Browsing M.Sc. Chemistry by Subject "Lakes."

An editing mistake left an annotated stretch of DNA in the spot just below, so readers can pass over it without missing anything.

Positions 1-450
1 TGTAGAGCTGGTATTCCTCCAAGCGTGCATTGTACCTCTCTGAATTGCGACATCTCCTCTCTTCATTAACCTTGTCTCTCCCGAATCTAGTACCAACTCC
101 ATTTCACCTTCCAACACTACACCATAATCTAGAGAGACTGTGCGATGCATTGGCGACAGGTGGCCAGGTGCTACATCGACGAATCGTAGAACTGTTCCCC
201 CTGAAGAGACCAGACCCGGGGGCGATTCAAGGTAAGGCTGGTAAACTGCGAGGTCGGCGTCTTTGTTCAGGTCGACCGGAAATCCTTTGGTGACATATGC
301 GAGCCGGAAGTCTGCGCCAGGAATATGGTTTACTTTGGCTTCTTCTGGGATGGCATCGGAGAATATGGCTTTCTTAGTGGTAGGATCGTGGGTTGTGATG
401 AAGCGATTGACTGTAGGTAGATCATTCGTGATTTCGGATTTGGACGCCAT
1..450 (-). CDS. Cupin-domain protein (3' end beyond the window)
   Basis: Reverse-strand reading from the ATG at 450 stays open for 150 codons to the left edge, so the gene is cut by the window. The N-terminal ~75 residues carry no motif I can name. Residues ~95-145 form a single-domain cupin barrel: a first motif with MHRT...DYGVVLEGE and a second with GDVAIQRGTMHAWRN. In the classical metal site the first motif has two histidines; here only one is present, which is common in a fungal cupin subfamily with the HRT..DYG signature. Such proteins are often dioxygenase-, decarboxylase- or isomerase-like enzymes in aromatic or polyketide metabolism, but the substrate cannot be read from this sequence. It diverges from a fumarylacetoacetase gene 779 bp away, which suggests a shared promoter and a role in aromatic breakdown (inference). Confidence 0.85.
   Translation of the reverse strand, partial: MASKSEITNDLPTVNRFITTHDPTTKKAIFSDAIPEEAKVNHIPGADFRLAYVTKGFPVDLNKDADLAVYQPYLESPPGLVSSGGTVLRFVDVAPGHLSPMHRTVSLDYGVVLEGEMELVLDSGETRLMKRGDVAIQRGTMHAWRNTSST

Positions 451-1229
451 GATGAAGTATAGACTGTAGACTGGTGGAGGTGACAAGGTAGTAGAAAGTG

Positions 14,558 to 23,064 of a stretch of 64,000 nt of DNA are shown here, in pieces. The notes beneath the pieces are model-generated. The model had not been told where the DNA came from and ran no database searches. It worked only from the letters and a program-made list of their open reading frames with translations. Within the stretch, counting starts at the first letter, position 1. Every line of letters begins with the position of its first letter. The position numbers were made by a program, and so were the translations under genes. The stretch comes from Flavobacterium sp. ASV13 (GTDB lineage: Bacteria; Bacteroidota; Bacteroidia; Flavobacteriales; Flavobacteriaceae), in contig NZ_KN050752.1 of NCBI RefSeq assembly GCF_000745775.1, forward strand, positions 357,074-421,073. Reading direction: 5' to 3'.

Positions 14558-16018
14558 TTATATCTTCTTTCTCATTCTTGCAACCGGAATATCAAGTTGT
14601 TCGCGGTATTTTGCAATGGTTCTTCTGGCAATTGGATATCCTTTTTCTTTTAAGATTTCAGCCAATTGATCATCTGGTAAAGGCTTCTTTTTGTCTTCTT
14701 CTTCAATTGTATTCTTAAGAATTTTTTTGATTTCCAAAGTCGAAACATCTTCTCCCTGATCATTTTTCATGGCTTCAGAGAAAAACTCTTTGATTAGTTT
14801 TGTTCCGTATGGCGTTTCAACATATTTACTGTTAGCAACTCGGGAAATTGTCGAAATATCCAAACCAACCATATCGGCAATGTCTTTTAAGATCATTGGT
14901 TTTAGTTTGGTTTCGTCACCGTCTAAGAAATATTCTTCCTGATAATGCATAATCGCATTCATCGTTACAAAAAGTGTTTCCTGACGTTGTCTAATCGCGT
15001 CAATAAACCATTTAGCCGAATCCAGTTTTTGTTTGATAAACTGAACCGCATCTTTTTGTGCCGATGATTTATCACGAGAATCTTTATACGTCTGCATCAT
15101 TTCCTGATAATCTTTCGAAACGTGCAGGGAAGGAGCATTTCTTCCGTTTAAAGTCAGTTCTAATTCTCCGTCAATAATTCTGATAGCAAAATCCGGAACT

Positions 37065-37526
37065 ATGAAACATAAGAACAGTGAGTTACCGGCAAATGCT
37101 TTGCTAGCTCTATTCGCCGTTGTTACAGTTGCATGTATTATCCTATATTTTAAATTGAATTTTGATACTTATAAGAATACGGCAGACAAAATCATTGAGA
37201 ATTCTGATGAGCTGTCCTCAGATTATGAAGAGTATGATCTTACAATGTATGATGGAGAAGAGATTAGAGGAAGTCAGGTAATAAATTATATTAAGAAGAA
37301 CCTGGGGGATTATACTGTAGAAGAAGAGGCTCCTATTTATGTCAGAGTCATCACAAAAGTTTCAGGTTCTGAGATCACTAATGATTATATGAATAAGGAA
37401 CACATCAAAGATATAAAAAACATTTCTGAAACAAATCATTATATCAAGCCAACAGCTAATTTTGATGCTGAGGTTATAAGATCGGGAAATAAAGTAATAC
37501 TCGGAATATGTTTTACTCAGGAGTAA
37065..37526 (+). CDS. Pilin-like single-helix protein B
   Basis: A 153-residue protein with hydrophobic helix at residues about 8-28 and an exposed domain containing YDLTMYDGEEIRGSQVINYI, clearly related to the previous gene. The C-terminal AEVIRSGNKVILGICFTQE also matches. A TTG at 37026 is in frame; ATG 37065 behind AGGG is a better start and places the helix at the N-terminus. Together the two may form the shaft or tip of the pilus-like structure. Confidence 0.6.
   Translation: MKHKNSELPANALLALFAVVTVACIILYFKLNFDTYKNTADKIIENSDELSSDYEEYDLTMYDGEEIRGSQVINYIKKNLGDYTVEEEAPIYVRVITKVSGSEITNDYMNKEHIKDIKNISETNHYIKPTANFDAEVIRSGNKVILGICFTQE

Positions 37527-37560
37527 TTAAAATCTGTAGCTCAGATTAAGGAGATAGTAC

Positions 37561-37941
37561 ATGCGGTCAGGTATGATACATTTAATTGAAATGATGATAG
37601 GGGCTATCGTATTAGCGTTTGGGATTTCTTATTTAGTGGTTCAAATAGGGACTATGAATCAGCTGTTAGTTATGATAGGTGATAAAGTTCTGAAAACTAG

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The use of diatom assemblages to determine paleotrophic changes in lakesThe purpose of this study was to develop a classifi cation scheme for l ake trophic status based on the relative abundance of l ake sediment diatom trophic indicator species. A total of 600 diatom frustules were counted from the surface sediments of e a ch of 30 lakes selected to repr e seni~ a continuum from u.lt ra-oligotrophic t,o fairly eutrophic but not hype r-' eutrophic conditions. Published autecological information was used to determine the trophic indicator status of each of the s pecies. A quotieht was derived by dividing the s um of all the e utrophic indicator species by the sum of all oligotrophic indicai.-:.or species. Oligo'- mesotrophic. mesotrophic and meso-eutrophic species were added to both the numerator and denomina tor. Five categories of diatom i.nferred trophic status were recognized : ultra-oligotrophic - 0'-0.2:3, oligotrophic::: 0.24-0 . 70, mesotrophic :: 0.'71 -0.99, meso-elxtrophic :: 1. 00-1. '78 and eutrophic:: 1.. 79-2. 43. But only three of these (oligotrophic:: 0-0.69, mesotrophic ::: 0 . 70'-1.69 j and eutrophic:: 1.70-2.50) proved usef ul. The present study of the relationship between diatom inferred trophic status and the literature-derived trophic status of SO lake s (which were purposely chosen to represent a broad spectrum of lakes in Canada) indicated that: 1) Based on diatom species (assemblages ) it is possible to segregate the lakes from which. th",)se diatoms were taken into three basic categories : o ligotrophic, mesotrophic and eutrophic lake types. ~~) It was not possible t,o separate meso-eutrophic and o l igo-mesotrophic lakes f rom mesotrophic l akes as the the degree of overlap betwee n the diat,om species in these lake types was extremely high. 3) Ha d mo r e ul tra-oligotroph,ic lakes been sampled it might have been possible to more a ccurately s eparate them f rom oligotrophic Jakes. 4 ) Had. more humic lakes been sampled in this s tudy I f eel it would have been possible to identify a unique diatom a ssemblage which would h a ve chara cterized t his lake type . Re gression analyses were performed using the aforementioned diatom inferred trophic index as a f unction of 1) log Sec chi transparency (r = - 0.70) 2) total phosphorus (r = 0. 77 ) and 3) chlorophyll-a (r = 0.74). Once e ach of these rel ationships had been established , it was possible to infer paleotrophic (downcore) changes in an oligotrophic lake (Barbara Lake) and in a eutrophic lake (Chemung Lake) . Barbara Llake was dominated by oligotrophic s pecies and remained oligotrophic throughout the 200-·year history r epresented by i t s 32 em long sediment core. Chemung Lake is currently dominated. by eutrophic species but went through a mesotrophic st,age which was associated with a rise in the water level of the lake followi n g dam construction in its watershed in the early 1.900 J ::;. This was followed by its reversion to it,s present day eutrophic stage (dominated by eutrophic species) possibly as a r esult of shallowing process which can be attributed to " silting' up" of the reservoir and the invasion of the l ake by Myriophyllum spjcatum (Eurasian milfoil) i n the 1970's . In addition, nutrient .:r':l.ch run"'offwhich resulted from increased human a.ctivities associated with cottage development along its shores has contribut ed to its eutrophication. There is some evidence that the rat,e o :f its prog ressive eutrophication has declined during the last decade. This was correlated with legislation enacted in the 60's and 70's in Ontario which was aimed at reducing nutrient loading from cottages.